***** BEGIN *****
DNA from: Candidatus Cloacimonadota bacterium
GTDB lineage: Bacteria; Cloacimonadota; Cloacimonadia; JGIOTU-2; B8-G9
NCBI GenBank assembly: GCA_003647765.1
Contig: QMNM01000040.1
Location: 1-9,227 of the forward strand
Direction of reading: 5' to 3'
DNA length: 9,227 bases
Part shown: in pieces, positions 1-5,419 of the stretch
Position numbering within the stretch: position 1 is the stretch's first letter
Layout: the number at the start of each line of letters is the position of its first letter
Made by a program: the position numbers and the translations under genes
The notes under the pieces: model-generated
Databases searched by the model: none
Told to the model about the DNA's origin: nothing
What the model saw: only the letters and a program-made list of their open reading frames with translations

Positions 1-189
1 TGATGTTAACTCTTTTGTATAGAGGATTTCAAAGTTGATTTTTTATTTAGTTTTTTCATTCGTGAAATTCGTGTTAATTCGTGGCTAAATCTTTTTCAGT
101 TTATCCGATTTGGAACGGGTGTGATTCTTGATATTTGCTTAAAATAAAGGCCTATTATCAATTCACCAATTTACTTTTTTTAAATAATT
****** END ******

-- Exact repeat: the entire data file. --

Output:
DNA from: Candidatus Cloacimonadota bacterium
GTDB lineage: Bacteria; Cloacimonadota; Cloacimonadia; JGIOTU-2; B8-G9
NCBI GenBank assembly: GCA_003647765.1
Contig: QMNM01000040.1
Location: 1-9,227 of the forward strand
Direction of reading: 5' to 3'
DNA length: 9,227 bases
Part shown: in pieces, positions 1-5,419 of the stretch
Position numbering within the stretch: position 1 is the stretch's first letter
Layout: the number at the start of each line of letters is the position of its first letter
Made by a program: the position numbers and the translations under genes
The notes under the pieces: model-generated
Databases searched by the model: none
Told to the model about the DNA's origin: nothing
What the model saw: only the letters and a program-made list of their open reading frames with translations

Positions 1-189
1 TGATGTTAACTCTTTTGTATAGAGGATTTCAAAGTTGATTTTTTATTTAGTTTTTTCATTCGTGAAATTCGTGTTAATTCGTGGCTAAATCTTTTTCAGT
101 TTATCCGATTTGGAACGGGTGTGATTCTTGATATTTGCTTAAAATAAAGGCCTATTATCAATTCACCAATTTACTTTTTTTAAATAATT